Duke's global centers & initiatives

Center for Slavic, Eurasian and East European Studies

Mission Statement

The broad and shared purpose of the Center for Slavic, Eurasian, and East European Studies (CSEEES—founded in 1991) and the Slavic and Eurasian Language Research Center (SEELRC—founded in 1999) is to promote a deeper understanding of the countries, cultures, and languages of Eurasia (including Central & Eastern Europe, the post-Soviet states, India, Pakistan, and Afghanistan), as well as coursework, comparative research, teacher training, and graduate/undergraduate student training in the social sciences & humanities associated with these regions. Disciplines include anthropology, economics, environment, history, linguistics, literature, political science & public policy. The 34 nations of this region have a combined population in 2022 of approximately 2.2 billion and hundreds of languages and unique cultures.

CSEEES offers two interdisciplinary Graduate Certificates open to Duke graduate students (Slavic, Eurasian, & East European Studies & SEES Specialization in Legal Studies), as well as SEELRC/CSEEES joint programs that include conferences/workshops/institutes with NCCU, NCSU, UNC-CH, NC A&T, UNC-G, K-12 teachers in North Carolina & the DC Public Schools.

SEELRC outcomes include: (1) web-based language instructional & testing materials at the advanced & superior proficiency levels & development of new technologies; (2) research in cognitive neuroscience, second language acquisition, proficiency testing, heritage learners, & assessment; (3) professional development for language instructors, expanding diversity in SEE language/culture learners and faculty, & anti-bias training.

Summary of 2021-2022 Programs

In 2021 – 2022, CSEEES continued our partnership and collaboration with NCCU, NCA&T, Gardner-Webb, and Durham Public Schools.

During the 2021 Summer Institute, “STEM Talks – part 2: Play Your Part” continued the conversations surrounding achievement and opportunity gaps in our schools in the interest of enhancing the schooling experiences of all students in urban school settings. Participants were encouraged to create action plans and playbooks to serve as a guide in supporting and uplifting students in the urban STEM classroom and far beyond. In “Language Justice: What We’ve Learned & Next Steps in a Multilingual Elementary School,” our DPS K-8 educators provided an update to language justice in a local Durham elementary schools, sharing the outline of action they took, as well as the results.

CSEEES also continued to expand ScribeZone, a multi-media language instruction tool developed by the SEELRC along with the NSA. ScribeZone now hosts a total of 76 activities in multiple modules, with 13 languages represented (8 of which were added in 2021 – 2022): Bosnian, Chinese, Croatian, Kazakh, Montenegrin, Polish, Russian, Serbian, Spanish, Turkish, Uighur, Ukrainian, and Uzbek. The Olympiada of Spoken Russian was held in the spring of 2022. 21 high school students from North Carolina, South Carolina, and Georgia participated, representing 3 schools. Our event was one of the few that took place, either virtually or in person. The SEELRC administered nearly 100 total proficiency tests in the areas of reading, writing, oral proficiency, listening comprehension, and grammar lexicon in 2021 – 2022. The CSEEES released new projects related to both Ukrainian language and the COVID-19 pandemic. A Ukrainian manual was published to develop the ability to listen to foreign students and teachers of Ukrainian as a foreign language, as well as those who seek to learn Ukrainian independently.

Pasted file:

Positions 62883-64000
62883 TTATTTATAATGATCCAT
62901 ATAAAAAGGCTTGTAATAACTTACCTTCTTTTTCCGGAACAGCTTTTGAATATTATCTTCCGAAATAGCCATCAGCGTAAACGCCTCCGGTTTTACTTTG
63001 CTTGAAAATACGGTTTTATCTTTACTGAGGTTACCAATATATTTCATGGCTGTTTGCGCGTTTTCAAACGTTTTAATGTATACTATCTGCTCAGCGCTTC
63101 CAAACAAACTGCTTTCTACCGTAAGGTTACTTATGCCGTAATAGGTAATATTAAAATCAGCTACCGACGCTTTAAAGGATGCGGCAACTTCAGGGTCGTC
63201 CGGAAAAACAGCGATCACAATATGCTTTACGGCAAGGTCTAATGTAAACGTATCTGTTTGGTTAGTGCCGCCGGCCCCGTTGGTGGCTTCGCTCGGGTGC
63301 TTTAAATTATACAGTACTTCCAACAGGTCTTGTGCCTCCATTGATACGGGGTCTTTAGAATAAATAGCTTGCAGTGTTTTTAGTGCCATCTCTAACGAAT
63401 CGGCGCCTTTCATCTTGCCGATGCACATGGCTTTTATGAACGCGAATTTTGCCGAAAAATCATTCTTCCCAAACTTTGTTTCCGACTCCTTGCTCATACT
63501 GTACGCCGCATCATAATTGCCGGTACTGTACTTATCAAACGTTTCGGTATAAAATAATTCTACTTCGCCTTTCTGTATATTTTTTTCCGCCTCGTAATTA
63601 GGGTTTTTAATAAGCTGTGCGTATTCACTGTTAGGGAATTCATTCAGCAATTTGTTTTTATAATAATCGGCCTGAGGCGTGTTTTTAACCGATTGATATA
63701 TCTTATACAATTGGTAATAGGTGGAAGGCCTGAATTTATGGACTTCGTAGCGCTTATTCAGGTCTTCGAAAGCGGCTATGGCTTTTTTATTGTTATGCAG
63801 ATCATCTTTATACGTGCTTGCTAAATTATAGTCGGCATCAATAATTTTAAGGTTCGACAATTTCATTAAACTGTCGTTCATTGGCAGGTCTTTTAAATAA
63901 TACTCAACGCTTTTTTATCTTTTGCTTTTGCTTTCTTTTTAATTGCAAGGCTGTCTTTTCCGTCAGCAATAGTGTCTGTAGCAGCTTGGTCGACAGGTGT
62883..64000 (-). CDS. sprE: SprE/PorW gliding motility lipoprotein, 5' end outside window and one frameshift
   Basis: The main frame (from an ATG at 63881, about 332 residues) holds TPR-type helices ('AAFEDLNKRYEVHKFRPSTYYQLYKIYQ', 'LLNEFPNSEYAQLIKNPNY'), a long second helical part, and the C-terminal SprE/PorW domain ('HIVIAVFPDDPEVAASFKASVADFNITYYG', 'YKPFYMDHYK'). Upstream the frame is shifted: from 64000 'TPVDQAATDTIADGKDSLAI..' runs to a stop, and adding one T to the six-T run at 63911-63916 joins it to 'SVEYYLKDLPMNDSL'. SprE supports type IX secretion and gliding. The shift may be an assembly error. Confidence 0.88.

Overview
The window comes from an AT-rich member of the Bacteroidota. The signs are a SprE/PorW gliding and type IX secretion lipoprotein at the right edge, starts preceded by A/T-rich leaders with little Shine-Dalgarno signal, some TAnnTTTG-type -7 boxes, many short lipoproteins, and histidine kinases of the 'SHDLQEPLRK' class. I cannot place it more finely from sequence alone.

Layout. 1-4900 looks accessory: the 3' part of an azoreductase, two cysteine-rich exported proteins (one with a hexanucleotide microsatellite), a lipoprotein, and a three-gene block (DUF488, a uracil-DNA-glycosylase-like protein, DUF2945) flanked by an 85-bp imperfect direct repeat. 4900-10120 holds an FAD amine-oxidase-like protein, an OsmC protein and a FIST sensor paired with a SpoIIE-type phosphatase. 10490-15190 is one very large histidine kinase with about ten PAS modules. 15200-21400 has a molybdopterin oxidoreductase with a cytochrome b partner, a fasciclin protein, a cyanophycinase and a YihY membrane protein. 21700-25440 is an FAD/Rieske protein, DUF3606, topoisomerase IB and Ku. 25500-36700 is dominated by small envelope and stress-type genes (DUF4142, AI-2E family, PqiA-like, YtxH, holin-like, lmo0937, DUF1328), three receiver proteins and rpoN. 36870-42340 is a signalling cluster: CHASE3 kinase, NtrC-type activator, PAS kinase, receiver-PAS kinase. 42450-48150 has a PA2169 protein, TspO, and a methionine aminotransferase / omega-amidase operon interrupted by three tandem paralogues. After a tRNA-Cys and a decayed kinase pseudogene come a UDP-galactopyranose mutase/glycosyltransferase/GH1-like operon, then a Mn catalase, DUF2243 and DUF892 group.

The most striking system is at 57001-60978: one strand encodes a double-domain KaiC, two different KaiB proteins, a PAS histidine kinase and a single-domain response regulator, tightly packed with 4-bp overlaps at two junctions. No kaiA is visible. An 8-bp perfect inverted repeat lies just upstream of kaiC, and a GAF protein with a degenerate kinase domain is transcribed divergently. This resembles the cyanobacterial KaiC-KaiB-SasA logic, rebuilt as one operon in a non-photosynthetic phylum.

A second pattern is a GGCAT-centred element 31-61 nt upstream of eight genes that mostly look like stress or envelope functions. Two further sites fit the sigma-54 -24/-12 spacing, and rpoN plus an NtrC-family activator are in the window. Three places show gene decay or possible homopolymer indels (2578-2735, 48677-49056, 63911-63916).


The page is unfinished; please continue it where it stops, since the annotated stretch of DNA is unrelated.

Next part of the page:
The Russian and COVID-19 project captures the influence of the COVID-19 epidemic on the Russian diaspora and documents. In her detailed examination, Marina Miroshnikova documents the spread of COVID-19 information via Russian media, the introduction of new terms into Russian, and how Russian speakers have found humor in the darkness.

The CSEEES continued to partner with the Mellon Sawyer Seminar Series on Language Discrimination in Fragile Communities. 9 events were held in the 2021 – 2022 academic year.

Selected titles include:  “Truth is a Linguistic Question” (Part 1 and 2)  “NOT hearing African American Vernacular English (AAVE): As shown by the trial of George Zimmerman for the murder of Trayvon Martin and the errors in the Automated Speech Recognition (ASR) systems used by Amazon, Apple, Microsoft, Google and IBM”  “Discrimination in Academic Publishing”  “Identities Under Siege: the effects of essentialism, other-izing, & trauma on linguistic and cultural identities” (Part 1 and 2)

2021 – 2022 also brought several publications affiliated or originating from the CSEEES.

• “DTI Analysis of White Matter Integrity and Cognitive Brain Reserve in Lifelong Musicians and Controls” (with C. Eierud, D. Banks, T. Harshbarger, A. M. Michael, and C. S. Rammell). Submitted to Brain Connectivity, Jan 2022. 2 • “Effects of Lifelong Musicianship on White Matter Integrity and Cognitive Brain Reserve” (with C. Eierud, D. M. Banks, A. M. Michael, T. Harshbarger, C. S. Rammell). Brain Sci. 2021, 11, 67. https://doi.org/10.3390/brainsci11010067. • “Reimagining multilingualism and musicianship: Communities of Practice as an explanatory framework for analyzing the effects of the COVID-19 pandemic” (with A. Bhatia, H. Folks, C. Gamard, H. Morales, D. Naphade, S. Sanchez, H. Stern, K. Wang). Glossos 16, December 2021. • “Lotman and Cognitive Neuroscience.” In The Bloombury Handbook of Juri Lotman, 2021. • “Jakobsonian Linguistics.” In The Encyclopedia of Slavic Languages and Linguistics. The Netherlands: Brill Publishers, 2021. 4

2021-2022 Notable Programs

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